Series 3, Story 6 (Overall Series Story #187)
|Mark Gatiss does acting*|
Image via Doctor Who TV
To some extent, the less said about this story the better. But, at the risk of going off on a rant, I'll mention a just three of the things I like least about this story. It's not all that wrong with, but an inclusive list is unnecessary because its problems are so well documented elsewhere.
Right out of the gate, Ten being such an ass to Martha has gotten tired and old -- it was tired and old back in "The Shakespeare Code," so for it still to be a thing at this point in the series is pushing it. Nobody's a fan of Martha's unrequited feelings for the Doctor, but dropping Martha off as if she's done traveling with him and dematerialising is a jerk move, and I'm not sure coming back a moment later makes it any better.
Mark Gatiss is a mixed back when it comes to his overall contributions to DW. I'm quite fond of "The Unquiet Dead," a little less so of "Cold War," and enjoyed "Adventures in Time and Space" -- although the Matt Smith cameo in the last of those was regrettable, if well-intentioned. The rest of his work, not the least his portrayal of Prof. Lazarus here, leaves me cold.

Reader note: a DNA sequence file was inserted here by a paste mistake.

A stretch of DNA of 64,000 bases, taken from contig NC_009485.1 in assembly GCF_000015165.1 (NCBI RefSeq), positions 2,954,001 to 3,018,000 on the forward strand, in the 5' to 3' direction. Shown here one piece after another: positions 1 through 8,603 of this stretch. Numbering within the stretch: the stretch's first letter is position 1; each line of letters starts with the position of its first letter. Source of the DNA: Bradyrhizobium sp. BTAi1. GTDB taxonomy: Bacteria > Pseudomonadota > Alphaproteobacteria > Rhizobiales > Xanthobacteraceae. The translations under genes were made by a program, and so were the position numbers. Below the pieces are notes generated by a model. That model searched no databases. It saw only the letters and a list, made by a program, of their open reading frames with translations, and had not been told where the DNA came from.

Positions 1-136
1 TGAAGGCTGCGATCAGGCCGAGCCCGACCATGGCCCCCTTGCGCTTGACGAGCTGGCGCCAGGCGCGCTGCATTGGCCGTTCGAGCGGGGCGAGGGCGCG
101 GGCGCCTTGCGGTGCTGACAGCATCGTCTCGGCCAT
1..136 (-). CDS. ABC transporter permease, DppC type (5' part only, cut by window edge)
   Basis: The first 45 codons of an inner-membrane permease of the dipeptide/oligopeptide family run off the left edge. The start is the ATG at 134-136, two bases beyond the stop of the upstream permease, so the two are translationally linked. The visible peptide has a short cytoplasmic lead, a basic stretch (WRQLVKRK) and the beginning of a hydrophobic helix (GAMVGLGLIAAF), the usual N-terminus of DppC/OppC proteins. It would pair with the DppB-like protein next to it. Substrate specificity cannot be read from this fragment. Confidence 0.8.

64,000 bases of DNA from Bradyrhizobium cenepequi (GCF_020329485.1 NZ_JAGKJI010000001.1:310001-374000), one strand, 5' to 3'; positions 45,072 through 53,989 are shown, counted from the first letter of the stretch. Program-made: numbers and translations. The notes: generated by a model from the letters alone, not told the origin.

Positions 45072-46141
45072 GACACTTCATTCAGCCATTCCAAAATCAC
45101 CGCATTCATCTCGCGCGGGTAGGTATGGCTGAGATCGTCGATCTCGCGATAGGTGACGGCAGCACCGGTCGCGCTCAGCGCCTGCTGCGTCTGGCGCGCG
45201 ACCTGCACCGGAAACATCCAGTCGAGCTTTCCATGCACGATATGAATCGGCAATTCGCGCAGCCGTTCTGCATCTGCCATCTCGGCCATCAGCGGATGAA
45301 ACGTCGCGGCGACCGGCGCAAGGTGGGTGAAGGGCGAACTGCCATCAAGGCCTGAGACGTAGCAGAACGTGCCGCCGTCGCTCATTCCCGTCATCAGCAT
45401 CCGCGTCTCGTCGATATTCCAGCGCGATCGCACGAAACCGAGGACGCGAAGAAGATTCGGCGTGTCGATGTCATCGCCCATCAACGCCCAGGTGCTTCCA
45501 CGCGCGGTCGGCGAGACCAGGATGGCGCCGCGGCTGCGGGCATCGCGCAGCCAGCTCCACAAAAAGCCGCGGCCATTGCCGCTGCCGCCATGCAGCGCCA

The unforgivable thing with this story though is how the cocktail party guests at the big unveiling clap politely and go back to nattering as if they hadn't just seen an old man rejuvenated ... and all nearly been blown up in the process. "Yes, he appears fifty years younger and nearly killed us all, but have you seen the boy with the crostini?" These British elites take their Keep Calm and Carry On very seriously, one gathers.
Is there anything to like about this episode? Sure, there's the geek service:
TISH: He's a science geek. I should have known. Got to get back to work now. I'll catch up with you later.So, that's reassuring. The quip about taking too long to reverse the polarity worked for me as well.
DOCTOR: Science geek? What does that mean?
MARTHA: That your obsessively enthusiastic about it.
DOCTOR: Oh, nice.
The reference to Eliot's "The Hollow Men" feels a bit forced; however, if you told me before first watch only the plot outline and that there'd be an allusion to a famous poem, I'd have said the lazy writer's reference would be to Dylan Thomas's "Do not go gentle into that good night," so I won't let my own failure to recall "The Hollow Men," before Lazarus mentioned Eliot sour me on moment. These sorts of things go over better when they aren't trotted out as opportunities for a character earn kudos for being well-read, but well-read heroes are a good thing.